37°F
weather icon Clear

Ormsby to serve with Nevada Conservation Districts program

The Nevada Department of Conservation and Natural Resources announced that Zachary Ormsby has been hired as the new program manager for the Nevada Conservation Districts Program.

Ormsby will work with Nevada’s 28 conservation districts to help advance natural resource conservation and management throughout the state’s diverse rural and urban landscapes, the department said in an announcement.

Ormsby is a native Nevadan with over 15 years of experience in project management and natural resource conservation. He has a bachelor’s degree in anthropology from the University of San Diego and a master’s degree in Geography with an emphasis in Natural Resource Planning from the University of Nevada, Reno.

Previously, Ormsby worked for the Nevada Division of State Parks as a conservation specialist. There, he spearheaded numerous conservation projects at the new Walker River State Recreation Area that focused on improving water quality and enhancing habitat for pollinator species, sage-grouse, and other native plant species, as well as expanding recreational access.

He has worked closely with a variety of state, federal, non-governmental organizations, and private agencies on a myriad of green energy projects, infrastructure developments, and the urban-wildland interface. Ormsby has also organized and co-chaired various climate change conferences and currently volunteers as a mentor to help educate Nevada’s youth about local wildlife conservation. birdwatching, and outdoor photography.

“We are very pleased to have Zachary take the helm of the Nevada Conservation Districts Program,” Dominique Etchegoyhen, deputy director of the Nevada Department of Conservation and Natural Resources, said in a statement Nov. 25.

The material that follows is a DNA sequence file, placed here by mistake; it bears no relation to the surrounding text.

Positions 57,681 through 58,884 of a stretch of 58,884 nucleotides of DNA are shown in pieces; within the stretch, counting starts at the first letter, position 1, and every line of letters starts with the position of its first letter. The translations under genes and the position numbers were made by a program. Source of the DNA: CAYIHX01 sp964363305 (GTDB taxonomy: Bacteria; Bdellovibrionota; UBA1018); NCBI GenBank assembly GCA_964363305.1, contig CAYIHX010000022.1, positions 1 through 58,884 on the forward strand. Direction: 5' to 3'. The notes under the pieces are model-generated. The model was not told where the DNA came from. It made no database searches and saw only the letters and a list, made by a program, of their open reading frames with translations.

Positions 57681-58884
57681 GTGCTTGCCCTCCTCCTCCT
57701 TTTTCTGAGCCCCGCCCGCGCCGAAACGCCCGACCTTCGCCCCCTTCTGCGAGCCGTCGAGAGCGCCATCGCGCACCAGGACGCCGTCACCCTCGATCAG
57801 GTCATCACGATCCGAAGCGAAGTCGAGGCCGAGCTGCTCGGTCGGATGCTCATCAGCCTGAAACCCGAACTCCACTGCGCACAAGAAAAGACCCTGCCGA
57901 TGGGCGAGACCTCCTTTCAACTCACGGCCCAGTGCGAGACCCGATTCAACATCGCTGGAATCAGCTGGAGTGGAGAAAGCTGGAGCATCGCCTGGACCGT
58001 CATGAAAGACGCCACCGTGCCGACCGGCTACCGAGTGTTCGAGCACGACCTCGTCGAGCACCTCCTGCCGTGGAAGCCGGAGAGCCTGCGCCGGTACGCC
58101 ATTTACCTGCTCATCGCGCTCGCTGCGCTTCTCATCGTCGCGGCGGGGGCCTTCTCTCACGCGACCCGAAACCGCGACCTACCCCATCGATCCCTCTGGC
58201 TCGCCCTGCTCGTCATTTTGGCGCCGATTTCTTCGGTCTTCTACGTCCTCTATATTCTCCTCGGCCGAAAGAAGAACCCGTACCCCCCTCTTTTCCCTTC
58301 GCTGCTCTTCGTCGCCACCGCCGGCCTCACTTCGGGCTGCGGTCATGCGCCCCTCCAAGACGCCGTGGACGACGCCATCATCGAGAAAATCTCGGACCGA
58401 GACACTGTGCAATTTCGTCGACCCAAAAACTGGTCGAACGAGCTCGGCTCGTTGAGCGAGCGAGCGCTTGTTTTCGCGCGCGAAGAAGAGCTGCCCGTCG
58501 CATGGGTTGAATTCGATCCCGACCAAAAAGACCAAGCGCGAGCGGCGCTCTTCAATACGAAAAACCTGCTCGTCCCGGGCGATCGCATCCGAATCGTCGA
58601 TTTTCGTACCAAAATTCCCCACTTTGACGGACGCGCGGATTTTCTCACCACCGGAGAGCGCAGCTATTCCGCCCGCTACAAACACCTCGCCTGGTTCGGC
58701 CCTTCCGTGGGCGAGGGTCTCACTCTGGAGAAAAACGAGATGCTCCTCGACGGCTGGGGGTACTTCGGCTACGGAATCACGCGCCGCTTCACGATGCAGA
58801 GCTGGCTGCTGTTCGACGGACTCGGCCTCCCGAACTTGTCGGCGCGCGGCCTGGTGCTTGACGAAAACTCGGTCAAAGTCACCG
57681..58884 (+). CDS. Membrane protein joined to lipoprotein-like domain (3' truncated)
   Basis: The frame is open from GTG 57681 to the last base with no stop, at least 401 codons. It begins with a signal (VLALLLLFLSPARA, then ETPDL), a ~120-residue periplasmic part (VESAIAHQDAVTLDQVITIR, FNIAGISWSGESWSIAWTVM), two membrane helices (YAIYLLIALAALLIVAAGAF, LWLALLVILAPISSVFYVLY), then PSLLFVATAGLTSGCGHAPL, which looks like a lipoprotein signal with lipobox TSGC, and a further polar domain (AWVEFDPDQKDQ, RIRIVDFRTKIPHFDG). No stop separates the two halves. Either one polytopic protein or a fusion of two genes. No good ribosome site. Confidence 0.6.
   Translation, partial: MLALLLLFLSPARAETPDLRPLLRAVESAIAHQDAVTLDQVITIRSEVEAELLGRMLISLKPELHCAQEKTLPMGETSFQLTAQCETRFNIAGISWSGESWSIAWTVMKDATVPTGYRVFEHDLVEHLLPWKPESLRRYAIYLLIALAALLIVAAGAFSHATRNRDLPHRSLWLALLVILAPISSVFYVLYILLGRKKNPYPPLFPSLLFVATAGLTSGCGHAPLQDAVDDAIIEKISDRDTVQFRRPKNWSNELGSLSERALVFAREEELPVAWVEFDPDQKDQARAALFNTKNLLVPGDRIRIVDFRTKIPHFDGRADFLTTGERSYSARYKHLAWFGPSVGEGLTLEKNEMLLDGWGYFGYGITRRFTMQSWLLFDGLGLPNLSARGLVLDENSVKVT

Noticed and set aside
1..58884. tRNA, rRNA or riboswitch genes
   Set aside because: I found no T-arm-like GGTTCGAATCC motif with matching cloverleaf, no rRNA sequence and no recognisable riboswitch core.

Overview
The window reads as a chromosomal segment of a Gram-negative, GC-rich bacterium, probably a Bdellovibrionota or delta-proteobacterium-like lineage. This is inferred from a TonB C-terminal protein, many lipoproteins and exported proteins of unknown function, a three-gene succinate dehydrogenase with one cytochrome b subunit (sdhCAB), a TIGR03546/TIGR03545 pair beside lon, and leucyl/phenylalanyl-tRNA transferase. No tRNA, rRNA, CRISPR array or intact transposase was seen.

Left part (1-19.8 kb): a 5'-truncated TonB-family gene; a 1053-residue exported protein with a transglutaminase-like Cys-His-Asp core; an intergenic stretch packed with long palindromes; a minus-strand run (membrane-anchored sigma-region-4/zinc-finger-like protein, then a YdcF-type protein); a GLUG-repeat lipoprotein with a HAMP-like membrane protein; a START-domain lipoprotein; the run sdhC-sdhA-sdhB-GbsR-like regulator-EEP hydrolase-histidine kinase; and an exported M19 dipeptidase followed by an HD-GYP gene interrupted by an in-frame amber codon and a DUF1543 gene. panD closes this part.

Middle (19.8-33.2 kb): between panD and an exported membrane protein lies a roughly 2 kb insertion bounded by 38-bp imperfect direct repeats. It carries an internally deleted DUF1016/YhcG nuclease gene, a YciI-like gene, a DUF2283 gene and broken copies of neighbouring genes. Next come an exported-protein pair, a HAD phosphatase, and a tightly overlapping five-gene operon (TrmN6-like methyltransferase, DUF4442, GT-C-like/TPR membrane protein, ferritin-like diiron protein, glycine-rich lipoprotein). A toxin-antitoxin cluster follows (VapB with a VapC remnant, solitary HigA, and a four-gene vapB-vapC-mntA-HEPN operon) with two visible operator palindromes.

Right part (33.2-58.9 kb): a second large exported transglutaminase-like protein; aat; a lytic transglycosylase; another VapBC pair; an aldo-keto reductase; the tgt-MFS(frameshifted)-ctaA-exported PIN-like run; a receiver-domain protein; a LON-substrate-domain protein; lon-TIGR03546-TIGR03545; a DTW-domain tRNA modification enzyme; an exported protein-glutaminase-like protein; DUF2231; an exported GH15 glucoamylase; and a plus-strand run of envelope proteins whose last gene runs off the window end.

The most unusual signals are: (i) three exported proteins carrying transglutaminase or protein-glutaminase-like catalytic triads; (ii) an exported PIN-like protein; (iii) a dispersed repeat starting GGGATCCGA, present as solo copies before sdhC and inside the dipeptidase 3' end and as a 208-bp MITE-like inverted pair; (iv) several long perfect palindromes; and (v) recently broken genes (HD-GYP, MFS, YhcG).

“We look forward to working with Zachary to foster environmental stewardship on the ground by bringing people together in locally-led conservation.”

Don't miss the big stories. Like us on Facebook.
THE LATEST
Health Expert: Spread of the Coronavirus not as virulent in the US

The spread of the novel coronavirus, which has infected more than 69,000 people globally and led to more than 1,600 deaths, may not be as impactful in the U.S. as it has been in China, where the virus is thought to have originated. Over a dozen people have tested positive in the U.S. as of mid-February, according to the World Health Organization.

Nye County Sheriff’s Office set to use ankle monitors to relieve jail crowding

The Nye County Sheriff’s Office is set to relieve crowding in its detention center with the use of an ankle monitoring system. On Feb. 4 the Nye County Commission gave the go-ahead to a monitoring and services agreement with Illinois-based company Track Group Inc.

Nevada Democratic Caucus early voting starts this weekend

The process of awarding delegates to the array of candidates vying for the Democratic presidential nomination is underway, and Nevada will the be third state in the nation to voice its presidential preferences.

Grazing regulations up for revision

The Bureau of Land Management is currently in the processing of revising its grazing regulations, filing a notice of intent with the Federal Register in late January to prepare an Environmental Impact Statement detailing how the proposed changes could effect the land and wildlife.

Hearts for the homeless

Ashlin Banning, just 8 years old, is trying her best to make a difference with the homeless here in the valley.

Nevada state employee harassment claims increase 50%

Despite a task force created to address the problem of workplace sexual harassment, the number of claims filed by state employees has increased by more than 50 percent.

Nevada Census grants available to fund materials, outreach

The Nevada Complete Count Committee is now rolling out its 2020 census administrative support and partnership grant applications, aimed at helping provide cash to organizations and entities working on the 2020 census.

Troublesome tumbleweeds create chaos

Pahrump resident Betty Robison was blown away when she peered out the window of her East Mt. Charleston Drive home last week.

In Season: Start seeds now for a spring and summer harvest

This is an exciting time of year for the vegetable gardener. Seeds started over the next few weeks will be providing you with a bounty in just a few short months. Seed starting is easier than you may think if you follow a few simple steps.